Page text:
Thanks to the success of immunization, measles is no longer endemic in the U.S. Measles is generally imported globally, and infection spreads locally among un- and under-immunized people. Recently, misinformation about vaccines and their risks has led to reduced rates of vaccination in some communities, making them especially vulnerable to outbreaks.

How dangerous is measles?

Fortunately, for most people, it's a minor illness — but the problem is that you can't predict who will become seriously ill. Three in 1,000 children who contract measles will die; however, if everyone is vaccinated, no children will die. Before the vaccine, there were up to 500 U.S. deaths a year from measles, and now it's completely preventable. For those vulnerable due to preexisting conditions that impact their immune system, measles can be even more dangerous. With vaccine-preventable illnesses, most people don't get sick. You might not get in a car accident every time you drive, but that doesn’t mean you shouldn’t protect yourself with a seat belt when you do. Why take the risk when the protection is safe and effective?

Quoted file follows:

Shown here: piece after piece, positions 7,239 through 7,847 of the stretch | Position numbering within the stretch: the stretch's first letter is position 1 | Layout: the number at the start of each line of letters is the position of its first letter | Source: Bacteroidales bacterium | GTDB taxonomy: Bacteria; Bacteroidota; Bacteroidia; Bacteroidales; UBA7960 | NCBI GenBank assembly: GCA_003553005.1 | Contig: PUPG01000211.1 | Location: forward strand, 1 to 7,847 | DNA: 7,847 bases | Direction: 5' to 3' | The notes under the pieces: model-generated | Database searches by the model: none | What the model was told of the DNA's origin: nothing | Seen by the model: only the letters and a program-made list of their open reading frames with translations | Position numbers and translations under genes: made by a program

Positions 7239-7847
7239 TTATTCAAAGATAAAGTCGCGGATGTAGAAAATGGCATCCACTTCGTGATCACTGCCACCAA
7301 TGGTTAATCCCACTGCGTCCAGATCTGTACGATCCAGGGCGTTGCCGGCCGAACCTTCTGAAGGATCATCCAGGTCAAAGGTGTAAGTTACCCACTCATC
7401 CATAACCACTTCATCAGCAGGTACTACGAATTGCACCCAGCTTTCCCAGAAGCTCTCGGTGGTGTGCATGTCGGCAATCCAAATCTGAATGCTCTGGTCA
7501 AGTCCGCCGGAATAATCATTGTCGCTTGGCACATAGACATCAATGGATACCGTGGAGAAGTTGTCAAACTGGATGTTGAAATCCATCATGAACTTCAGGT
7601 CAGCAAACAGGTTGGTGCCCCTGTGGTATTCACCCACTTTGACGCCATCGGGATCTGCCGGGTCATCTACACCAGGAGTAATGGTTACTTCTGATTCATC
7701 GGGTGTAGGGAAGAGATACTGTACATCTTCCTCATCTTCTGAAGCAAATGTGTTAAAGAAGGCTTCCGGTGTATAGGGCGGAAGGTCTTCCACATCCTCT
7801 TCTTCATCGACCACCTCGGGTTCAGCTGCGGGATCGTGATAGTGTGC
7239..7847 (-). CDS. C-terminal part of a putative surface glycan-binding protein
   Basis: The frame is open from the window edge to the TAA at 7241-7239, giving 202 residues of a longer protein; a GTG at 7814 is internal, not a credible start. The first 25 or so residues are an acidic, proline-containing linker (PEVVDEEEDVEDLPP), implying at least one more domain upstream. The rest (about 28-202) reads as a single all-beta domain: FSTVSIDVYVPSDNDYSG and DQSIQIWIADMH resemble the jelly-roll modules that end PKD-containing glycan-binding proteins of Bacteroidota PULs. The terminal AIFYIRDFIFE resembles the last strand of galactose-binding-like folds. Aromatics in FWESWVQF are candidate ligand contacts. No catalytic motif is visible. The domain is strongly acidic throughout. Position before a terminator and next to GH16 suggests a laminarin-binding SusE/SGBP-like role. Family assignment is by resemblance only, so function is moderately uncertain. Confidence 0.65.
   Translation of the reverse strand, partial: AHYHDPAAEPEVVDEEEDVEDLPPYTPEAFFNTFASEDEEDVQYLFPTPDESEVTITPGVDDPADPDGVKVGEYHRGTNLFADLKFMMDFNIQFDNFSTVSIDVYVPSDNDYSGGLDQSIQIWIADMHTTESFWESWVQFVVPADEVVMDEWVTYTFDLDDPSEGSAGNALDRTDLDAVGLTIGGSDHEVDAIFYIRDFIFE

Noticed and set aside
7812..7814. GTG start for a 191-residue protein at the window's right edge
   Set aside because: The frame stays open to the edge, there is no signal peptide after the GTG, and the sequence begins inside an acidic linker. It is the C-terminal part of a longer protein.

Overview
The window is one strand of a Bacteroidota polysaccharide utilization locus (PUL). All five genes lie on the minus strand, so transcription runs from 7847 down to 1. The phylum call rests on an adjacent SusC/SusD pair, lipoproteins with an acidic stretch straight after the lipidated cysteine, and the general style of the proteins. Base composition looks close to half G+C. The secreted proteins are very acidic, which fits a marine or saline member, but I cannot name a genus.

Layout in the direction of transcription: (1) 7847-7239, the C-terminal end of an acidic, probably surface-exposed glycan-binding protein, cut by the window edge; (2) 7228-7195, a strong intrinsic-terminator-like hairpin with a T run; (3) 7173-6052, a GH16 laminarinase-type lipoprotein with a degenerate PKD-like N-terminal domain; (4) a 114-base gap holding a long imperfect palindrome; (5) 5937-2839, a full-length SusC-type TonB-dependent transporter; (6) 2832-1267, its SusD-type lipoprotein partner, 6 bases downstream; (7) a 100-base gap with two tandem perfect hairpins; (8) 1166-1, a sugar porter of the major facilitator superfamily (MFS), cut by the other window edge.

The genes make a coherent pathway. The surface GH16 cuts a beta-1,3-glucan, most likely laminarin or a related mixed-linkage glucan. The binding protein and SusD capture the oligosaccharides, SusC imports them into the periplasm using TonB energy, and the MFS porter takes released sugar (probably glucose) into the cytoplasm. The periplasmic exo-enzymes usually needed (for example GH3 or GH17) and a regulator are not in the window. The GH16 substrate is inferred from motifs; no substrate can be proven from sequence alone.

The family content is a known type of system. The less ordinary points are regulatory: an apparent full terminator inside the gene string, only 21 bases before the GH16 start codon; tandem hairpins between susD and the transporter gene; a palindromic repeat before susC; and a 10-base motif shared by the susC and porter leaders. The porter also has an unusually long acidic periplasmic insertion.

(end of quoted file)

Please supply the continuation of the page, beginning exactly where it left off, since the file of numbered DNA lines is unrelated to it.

When should children get vaccinated? How often or how many times?

Children should be vaccinated after their first birthday and receive an additional dose of MMR vaccine before entering kindergarten (when they’re 4 to 6 years old). The second dose provides additional protection to the approximately 5% of people who do not respond to their first dose of the vaccine. Given the risk of measles associated with international travel, a first dose can be given as early as 6 months of age. This does not, however, negate the need for additional MMR doses administered at the traditional timepoints of over 1 year of age and around 4 to 6 years of age.